1) Include the ESP8266WiFi library and initialize variables for hardware and data collection. Edit the network information and write API key in your code.

#include <ESP8266WiFi.h>

// Network information.

// Hardware information.
#define SENSOR_POWER 13                            // Connect the power for the soil sensor here.
#define SOIL_PIN A0                                // Connect the sensor output pin here.
#define TIMEOUT  5000                              // Timeout for server response.

// ThingSpeak information.
#define NUM_FIELDS 2                               // To update more fields, increase this number and add a field label below.
#define SOIL_MOISTURE_FIELD 1                      // ThingSpeak field for soil moisture measurement.
#define ELAPSED_TIME_FIELD 2                       // ThingSpeak field for elapsed time from startup.
String writeAPIKey="XXXXXXXXXXXXXXXX";             // Change this to the write API key for your channel.

// Global variables. 
int numMeasure = 5;                                // Number of measurements to average.
int ADCValue = 0;                                  // Moisture sensor reading.
WiFiClient client;

2) In the setup function, start the serial monitor, connect to the wireless network, and initialize the device pins that you use.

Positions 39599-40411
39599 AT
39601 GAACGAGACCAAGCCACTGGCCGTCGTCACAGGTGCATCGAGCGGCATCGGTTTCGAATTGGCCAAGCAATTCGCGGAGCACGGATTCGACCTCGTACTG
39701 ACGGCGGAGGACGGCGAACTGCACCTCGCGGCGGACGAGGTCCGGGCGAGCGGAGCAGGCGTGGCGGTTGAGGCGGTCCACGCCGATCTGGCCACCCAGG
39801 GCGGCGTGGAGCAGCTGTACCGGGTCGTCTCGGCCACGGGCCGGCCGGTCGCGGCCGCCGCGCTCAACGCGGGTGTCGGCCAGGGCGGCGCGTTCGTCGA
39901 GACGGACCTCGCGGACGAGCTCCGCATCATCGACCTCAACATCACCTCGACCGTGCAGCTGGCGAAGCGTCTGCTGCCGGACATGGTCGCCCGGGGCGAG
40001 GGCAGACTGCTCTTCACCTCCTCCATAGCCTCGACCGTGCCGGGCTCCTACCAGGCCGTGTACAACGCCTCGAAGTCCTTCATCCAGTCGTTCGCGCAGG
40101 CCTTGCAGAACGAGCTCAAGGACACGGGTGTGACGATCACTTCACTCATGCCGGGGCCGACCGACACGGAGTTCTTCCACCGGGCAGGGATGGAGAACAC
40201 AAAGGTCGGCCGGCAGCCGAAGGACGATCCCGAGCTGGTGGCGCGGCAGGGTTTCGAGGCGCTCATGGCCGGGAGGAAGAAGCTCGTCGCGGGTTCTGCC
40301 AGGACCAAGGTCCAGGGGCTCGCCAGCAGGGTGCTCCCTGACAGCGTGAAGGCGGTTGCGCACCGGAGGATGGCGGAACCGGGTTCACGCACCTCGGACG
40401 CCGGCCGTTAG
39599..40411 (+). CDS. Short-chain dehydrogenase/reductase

// Put your setup code here, to run once:
void setup()
    Serial.begin( 115200 );   // You may need to adjust the speed depending on your hardware.
    pinMode( SENSOR_POWER , OUTPUT );
    digitalWrite( SENSOR_POWER , LOW );   // Set to LOW so no power is flowing through the sensor.

3) In the main loop, read the soil monitor and store it in the data array. POST the data to ThingSpeak, and then put the device in low-power mode.

// Put your main code here, to run repeatedly:
void loop()
    // Write to successive fields in your channel by filling fieldData with up to 8 values.
    String fieldData[ NUM_FIELDS ];  

    // You can write to multiple fields by storing data in the fieldData[] array, and changing numFields.        
    // Write the moisture data to field 1.
    fieldData[ SOIL_MOISTURE_FIELD ] = String( readSoil( numMeasure ) ); 
    Serial.print( "Soil Moisture = " );
    Serial.println( fieldData[ SOIL_MOISTURE_FIELD ] );
    // Write the elapsed time from startup to Field 2.
    fieldData[ ELAPSED_TIME_FIELD ] = String( millis() ); 
    HTTPPost( NUM_FIELDS , fieldData );
    delay( 1000 );
    Serial.print( "Goodnight for "+String( SLEEP_TIME_SECONDS ) + " Seconds" );
    ESP.deepSleep( SLEEP_TIME_SECONDS * 1000000 );
    // If you disable sleep mode, add delay so you don't post to ThingSpeak too often.
    // delay( 20000 );

4) Use the readSoil function to provide power to the sensor, and then read the voltage at the output using the ADC. Turn off the power after measurement.

// This function reads the soil moisture sensor numAve times and returns the average.
long readSoil(int numAve)
  long ADCValue = 0;
  for ( int i = 0; i < numAve; i++ ) {
    digitalWrite( SENSOR_POWER, HIGH );  // Turn power to device on.
    delay(10);    // Wait 10 milliseconds for sensor to settle.
    ADCValue += analogRead( SOIL_PIN );     // Read the value from sensor.